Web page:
Putting the spotlight on the growing care crisis in America, Seattle City Council Member Nick Licata walked in the shoes of Janet Rodriguez - a home care provider and SEIU Healthcare 775NW member. During his “walk-a-day,” Mr. Licata worked along side Janet, assisting with many of her duties as a caregiver.
Janet has provided care for the same Seattle client for more than 15-years, and faces many challenges due to lack of support for quality long-term care.
The amount of people needing home care will increase in future years, with the number of seniors doubling to 1.5 million in the next 15 years. In response to the growing care crisis in Washington State and throughout the country, Seattle City Council Member Licata is supporting the Caring Across Generations Resolution that addresses the lack of affordable quality care options for older Americans and people with disabilities, and the struggle of caregivers for respect, support, and training.
During the walk-a-day, we interviewed Seattle City Council Member Nick Licata and home care provider Janet Rodriquez about the need for long-term care and how it can make a difference in the lives of millions of clients who rely on critical services. If passed, Seattle would be the first city in the country to pass local legislation around the issue of protecting critical services for our most vulnerable: people with disabilities and older Americans.
Interview with Seattle City Council Member Nick Licata
Why have you decided to take leadership on the issue of long-term care?
This is an issue that goes to the heart of what our democracy is about, creating a society where everyone has the opportunity to strive for happiness and a stable life. In my own experience, my stepson is disabled. I can see in his own experiences, if he doesn’t get sufficient on-going care, he leads a very limited and isolating life. And we don’t need to be a society that isolates people, we need provide opportunities for people with disabilities to come into contact with other people to make our communities stronger.
People with disabilities and elderly are human beings, they are part of our families and they are part of our community. We don’t have values that take people with disabilities and toss them out in the street and tell them you’re on your own. That is not part of what we are all about.
What difference does long-term care programs make in Seattle and the state of Washington?
The difference with long-term care is that we can free up people, so that family members can take on tasks outside of their home rather than just taking care of their loved ones. We also create new, good jobs for people to receive proper training and decent salaries to take care of those who can not leave their homes and are dependent on having professional care.
The best way to support long-term care is to is to get our governments at different levels to develop the type of public resources that we have to ensure that we have trained, professional healthcare workers.
We need to make sure that we are funding long-term care in the budget. When the candidates go out and meet the general public and go out for reelection, we need to raise long-term care as a critical issue for them to get reelected.
What difference does quality long-term care make for people with disabilities and elderly?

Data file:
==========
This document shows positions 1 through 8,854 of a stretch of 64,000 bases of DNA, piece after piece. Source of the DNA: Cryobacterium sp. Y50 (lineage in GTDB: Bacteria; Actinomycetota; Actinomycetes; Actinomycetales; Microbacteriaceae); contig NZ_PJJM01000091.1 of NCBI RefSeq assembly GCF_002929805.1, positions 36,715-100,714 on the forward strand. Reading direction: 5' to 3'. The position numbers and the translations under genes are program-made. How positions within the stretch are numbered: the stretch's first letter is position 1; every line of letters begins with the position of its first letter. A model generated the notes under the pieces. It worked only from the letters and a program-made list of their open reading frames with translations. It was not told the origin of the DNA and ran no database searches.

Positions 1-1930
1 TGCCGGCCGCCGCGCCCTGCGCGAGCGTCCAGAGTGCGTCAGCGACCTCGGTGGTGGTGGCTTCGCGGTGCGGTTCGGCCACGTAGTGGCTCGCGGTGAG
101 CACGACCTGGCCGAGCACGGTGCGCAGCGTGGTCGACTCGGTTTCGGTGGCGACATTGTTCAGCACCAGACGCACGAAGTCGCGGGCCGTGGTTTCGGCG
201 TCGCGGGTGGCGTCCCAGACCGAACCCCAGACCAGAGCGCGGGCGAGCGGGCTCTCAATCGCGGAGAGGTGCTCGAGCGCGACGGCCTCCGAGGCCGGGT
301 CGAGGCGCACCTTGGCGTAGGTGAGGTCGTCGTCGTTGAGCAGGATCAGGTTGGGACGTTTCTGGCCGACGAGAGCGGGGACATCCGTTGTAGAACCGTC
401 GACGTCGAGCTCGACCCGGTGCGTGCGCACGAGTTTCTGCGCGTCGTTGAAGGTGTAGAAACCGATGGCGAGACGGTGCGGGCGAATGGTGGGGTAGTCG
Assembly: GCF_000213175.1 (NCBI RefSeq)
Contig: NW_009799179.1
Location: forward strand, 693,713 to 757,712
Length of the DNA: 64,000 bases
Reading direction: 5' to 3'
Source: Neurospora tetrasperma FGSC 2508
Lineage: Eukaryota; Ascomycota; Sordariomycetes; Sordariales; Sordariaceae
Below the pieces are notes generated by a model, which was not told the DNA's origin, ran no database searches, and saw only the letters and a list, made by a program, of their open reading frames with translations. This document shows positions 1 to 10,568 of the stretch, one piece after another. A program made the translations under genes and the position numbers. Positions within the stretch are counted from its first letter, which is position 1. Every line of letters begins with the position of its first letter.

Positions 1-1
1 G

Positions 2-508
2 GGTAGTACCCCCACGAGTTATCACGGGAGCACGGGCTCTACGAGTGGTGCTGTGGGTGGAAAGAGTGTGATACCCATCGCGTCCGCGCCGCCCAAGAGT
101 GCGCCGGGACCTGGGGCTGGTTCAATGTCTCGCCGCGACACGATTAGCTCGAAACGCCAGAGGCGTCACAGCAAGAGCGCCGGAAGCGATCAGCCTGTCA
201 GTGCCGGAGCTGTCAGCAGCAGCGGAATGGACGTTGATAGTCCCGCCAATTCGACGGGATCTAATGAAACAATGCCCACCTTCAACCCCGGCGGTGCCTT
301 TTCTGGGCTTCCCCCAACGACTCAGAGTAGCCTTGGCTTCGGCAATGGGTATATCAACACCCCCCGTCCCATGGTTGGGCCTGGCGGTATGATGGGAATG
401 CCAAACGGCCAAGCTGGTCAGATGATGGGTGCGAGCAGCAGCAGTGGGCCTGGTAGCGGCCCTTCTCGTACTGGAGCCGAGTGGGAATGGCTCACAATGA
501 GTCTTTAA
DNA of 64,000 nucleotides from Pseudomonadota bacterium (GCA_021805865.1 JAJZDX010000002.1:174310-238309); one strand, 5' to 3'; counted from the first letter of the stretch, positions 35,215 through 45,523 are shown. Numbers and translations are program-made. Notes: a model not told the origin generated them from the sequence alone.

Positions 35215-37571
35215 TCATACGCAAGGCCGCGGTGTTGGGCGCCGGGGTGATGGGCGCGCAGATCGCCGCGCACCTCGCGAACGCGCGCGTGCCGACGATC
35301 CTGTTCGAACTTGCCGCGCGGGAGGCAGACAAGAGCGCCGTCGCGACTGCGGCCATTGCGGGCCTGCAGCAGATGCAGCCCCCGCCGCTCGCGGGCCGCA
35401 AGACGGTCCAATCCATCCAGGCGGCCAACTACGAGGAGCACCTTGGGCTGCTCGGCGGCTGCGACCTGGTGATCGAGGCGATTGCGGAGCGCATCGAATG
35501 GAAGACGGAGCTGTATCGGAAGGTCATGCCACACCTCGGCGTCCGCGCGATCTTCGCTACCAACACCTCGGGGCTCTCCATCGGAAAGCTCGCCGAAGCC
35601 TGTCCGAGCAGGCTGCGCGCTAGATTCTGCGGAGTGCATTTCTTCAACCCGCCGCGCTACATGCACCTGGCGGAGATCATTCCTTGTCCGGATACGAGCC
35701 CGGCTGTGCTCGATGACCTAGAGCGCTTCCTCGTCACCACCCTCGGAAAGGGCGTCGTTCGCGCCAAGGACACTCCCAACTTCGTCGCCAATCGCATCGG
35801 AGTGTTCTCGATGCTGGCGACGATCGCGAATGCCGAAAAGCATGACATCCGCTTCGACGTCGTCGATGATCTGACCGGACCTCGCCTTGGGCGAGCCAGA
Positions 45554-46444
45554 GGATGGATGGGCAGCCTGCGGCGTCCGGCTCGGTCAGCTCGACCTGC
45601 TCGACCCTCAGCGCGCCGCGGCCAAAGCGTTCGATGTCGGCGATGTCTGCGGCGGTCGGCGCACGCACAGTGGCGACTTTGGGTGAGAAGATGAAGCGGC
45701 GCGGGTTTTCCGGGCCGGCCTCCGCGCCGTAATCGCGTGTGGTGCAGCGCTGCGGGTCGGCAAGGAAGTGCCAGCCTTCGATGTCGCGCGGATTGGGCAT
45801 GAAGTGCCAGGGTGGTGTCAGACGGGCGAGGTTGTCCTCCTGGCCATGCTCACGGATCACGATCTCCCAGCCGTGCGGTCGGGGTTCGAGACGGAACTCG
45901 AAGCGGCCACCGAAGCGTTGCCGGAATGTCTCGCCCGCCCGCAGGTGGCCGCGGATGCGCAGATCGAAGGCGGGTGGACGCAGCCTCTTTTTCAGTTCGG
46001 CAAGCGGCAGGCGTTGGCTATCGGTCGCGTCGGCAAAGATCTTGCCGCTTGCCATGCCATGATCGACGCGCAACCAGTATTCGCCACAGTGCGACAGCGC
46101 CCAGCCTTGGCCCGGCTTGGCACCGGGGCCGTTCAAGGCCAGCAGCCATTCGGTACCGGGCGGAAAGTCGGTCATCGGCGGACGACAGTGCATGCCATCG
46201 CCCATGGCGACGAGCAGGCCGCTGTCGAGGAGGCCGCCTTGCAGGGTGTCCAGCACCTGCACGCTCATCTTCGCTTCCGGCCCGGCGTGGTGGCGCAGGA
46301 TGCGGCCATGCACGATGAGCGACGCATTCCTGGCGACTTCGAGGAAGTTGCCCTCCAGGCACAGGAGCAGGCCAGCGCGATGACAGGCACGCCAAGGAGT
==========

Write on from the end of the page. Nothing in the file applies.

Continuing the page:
Quality long-term care allows someone like Rachel to lead a happy life as best as she can achieve. More importantly it provides her family with the piece of mind to know that someone they love is able to share their life with them, and that gets at the heart of the matter.
Interview with Janet Rodriguez, home care provider and SEIU Healthcare 775NW member:
What is the most rewarding part about your work?
My years of care for her have made an impact. Rachel’s smile is the most rewarding part of my job. I make sure she has good care. Rachel needs full care. I bath her, I dress her, I take care of all of her different sites. She has a gastro tube, a feeding tube, a colostomy, tracheotomy and she has to be catheterized by me several times a day, and then by her parents. I give her medication.
I ensure that my client is happy. I let her parents know if I have any concerns about her skin breaking down. I watch to see if she is troubled. I watch to make sure she doesn’t have signs that she’s going to have a seizure. I make sure she doesn’t fall. I do her hair. I trim her nails. I make sure that she feels very safe.
I bring good quality care to her. I have helped keep her alive longer than she may have lived if she had an inadequate caregiver. My works makes me feel very proud. All caregivers should be proud of the work that they do. It takes a very unique person to do what we do. My work is not glamorous.
What are some of the challenges in the work you do as a caregiver?
I do a lot of work that a nurse does. And I’m not compensated for a lot of the work that I do that requires a lot more hours than the state will give. My biggest challenge is that I am not trained in the specialized care that Rachel needs. I have 15 years of experience and learned with Rachel, because she has needed more care of the years. You can’t give adequate care unless you are trained.
We need to make sure that the state doesn’t cut our hours. We need to make sure that we will have a job tomorrow. We need to think of the client and not the budget.
What do policy makers need to do to ensure quality long-term care?
Policy makers need to visit the homes of clients and home care workers to see that we are not glorified baby-sitters. Our work is important to our clients. It keeps them in the home.
Caregivers deserve to be treated with the dignity that they show their clients. Our clients deserve fairness when the hours that they need are assessed, and the state shouldn’t assess the hours based on the budget. The state should afford more for our clients since we are going to have a growing elderly population.